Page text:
Why saving for long term care is essential, not optional

LONG-TERM care may seem a lifetime away - especially when you’re fit and healthy - but figures from the UK government show that around three in four people will require some form of care in later life1.

The UK’s population is ageing at a rapid pace. The International Longevity Centre estimates that the number of people aged 65 and over is set to increase from 11.2 million today to a staggering 17.2 million by 20402

Long-term care is not the sunniest of topics and it’s likely to be one of the last things on your mind. Saving money for when you could be sick in the distant future? Well, there are always more pressing things to put your money towards, right? But saving for long-term care is not optional - it’s a necessity.

And it’s especially important for women. Although don’t get me wrong - it isn’t restricted to just women - both men and women should save accordingly. 

Fidelity’s latest Women and Money research found that just 5% of women have a financial plan in place to help them cover the cost of care later in life, while over 18 million (69%) of women have not considered this at all. 

And shockingly, one in four (24%) women aged 55 and over - equivalent to 2.6 million approaching retirement, don’t think they’ll be able to afford their later life care needs3

Of course, it’s understandable. Nowadays there are so many things to save for. 

Once you’ve ticked off home renovation, your pension, saving for your children - long-term care tends to drop to the bottom of the list.

And it’s expensive. Really expensive. So, it’s something we all need to consider.

Figures published by a consultation outcome from the government suggest that one in seven people in England are expected to face care costs of more than £100,000 and one in 10 over £120,0001.

It might not come as a surprise that one of the best ways to cover these expenses is to save regularly. Ensure you are part of a workplace pension scheme if you’re eligible, contribute to your personal pension and other long-term savings and seek advice for the more complex aspects of financial planning. These are all the necessary foundations for building future financial security. 

Emma-Lou Montgomery, associate director at Fidelity International said: “They say the best time to fix the roof is when the sun is shining. So those all-important years when you’re earning and accumulating your retirement pot are also the best time to be planning for any potential care you may need when you’re older.”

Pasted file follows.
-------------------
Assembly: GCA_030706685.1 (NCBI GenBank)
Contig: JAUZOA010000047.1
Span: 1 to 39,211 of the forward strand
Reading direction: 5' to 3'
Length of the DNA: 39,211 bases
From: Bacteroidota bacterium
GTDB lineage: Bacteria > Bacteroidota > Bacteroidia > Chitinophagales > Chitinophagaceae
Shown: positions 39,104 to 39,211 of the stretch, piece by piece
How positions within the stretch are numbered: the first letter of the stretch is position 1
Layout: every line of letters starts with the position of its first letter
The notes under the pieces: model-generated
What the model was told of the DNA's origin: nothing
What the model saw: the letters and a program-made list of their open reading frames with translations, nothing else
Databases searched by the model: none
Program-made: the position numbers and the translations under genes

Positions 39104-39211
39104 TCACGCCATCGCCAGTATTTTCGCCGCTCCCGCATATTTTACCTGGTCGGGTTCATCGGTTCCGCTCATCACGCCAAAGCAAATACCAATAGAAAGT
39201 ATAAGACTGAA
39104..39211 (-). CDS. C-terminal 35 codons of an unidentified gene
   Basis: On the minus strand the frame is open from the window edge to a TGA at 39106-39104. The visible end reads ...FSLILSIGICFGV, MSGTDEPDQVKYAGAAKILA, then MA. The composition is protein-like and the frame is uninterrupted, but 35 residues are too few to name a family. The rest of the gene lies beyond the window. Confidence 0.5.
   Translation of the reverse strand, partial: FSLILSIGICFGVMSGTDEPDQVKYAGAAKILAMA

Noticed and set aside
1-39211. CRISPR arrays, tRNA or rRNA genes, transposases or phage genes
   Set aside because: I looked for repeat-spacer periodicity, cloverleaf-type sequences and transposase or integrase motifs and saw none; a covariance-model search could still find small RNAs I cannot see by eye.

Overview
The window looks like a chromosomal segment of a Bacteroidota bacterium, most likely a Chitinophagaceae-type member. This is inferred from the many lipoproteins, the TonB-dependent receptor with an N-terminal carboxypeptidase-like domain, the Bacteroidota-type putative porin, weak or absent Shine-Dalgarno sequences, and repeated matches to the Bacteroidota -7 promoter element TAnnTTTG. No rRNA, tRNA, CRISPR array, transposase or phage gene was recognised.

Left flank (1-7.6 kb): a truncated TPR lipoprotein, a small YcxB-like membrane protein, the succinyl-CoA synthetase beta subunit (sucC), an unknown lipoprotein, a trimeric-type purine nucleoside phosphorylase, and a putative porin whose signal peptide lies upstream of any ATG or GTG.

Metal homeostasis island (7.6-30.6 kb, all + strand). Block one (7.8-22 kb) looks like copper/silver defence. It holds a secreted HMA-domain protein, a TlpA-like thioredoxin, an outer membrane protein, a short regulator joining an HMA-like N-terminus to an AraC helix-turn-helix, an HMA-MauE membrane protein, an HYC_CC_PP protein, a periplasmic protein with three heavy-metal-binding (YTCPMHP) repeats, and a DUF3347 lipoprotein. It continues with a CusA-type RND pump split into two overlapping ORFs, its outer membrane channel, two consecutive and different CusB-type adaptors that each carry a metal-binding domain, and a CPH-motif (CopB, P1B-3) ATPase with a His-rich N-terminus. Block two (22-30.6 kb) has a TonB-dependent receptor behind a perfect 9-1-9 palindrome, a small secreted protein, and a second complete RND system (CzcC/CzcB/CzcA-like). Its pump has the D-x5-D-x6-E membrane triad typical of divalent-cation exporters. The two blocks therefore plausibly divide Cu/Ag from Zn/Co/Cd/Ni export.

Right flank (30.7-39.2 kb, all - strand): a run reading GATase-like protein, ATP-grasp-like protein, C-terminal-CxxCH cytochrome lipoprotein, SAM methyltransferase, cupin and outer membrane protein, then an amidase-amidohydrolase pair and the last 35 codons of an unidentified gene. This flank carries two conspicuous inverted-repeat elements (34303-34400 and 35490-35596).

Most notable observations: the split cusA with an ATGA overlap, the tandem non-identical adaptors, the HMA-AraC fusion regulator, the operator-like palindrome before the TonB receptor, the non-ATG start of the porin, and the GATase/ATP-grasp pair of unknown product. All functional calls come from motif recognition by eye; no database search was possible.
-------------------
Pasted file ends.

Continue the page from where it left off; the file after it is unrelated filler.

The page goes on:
She emphasises that when it comes to care, it’s far better to overprepare than leave it to chance.

If you’re far from retiring, trying to predict your care needs is near impossible. But what we do know is that people are living longer than ever before and are increasingly likely to require some form of assistance in later life.

“Navigating the financial side of long-term care is undoubtedly daunting - there’s a lot to consider, particularly if the need is urgent. While you can’t control when this time may come, taking steps sooner and ensuring you have sufficient savings to draw upon can help to provide some peace of mind,” said Emma-Lou.

Making sure your potential future care needs are met requires careful financial planning. It’s not a pleasant thing to think about, but having a plan and time on your side means you are as financially resilient as you possibly can be.  


  1. Gov.uk, 16 Jan 2023
  2. The International Longevity Centre, 1.11.2022
  3. Research was conducted by Opinium Research commissioned by Fidelity International. The survey is based on a nationally representative sample of 2,000 UK adults. Fieldwork ran from 15 to 20 December 2022.

Important information - this is for information purposes only and the views contained are not to be taken as advice or a recommendation for any product, service or course of action. You should regularly reassess the suitability of your investments to ensure they continue to meet your attitude to risk and investment goals. You cannot normally access your pension savings until age 55. This is due to rise to 57 in 2028. If you need advice about how any of this information applies to you personally, you should contact an authorised financial adviser.


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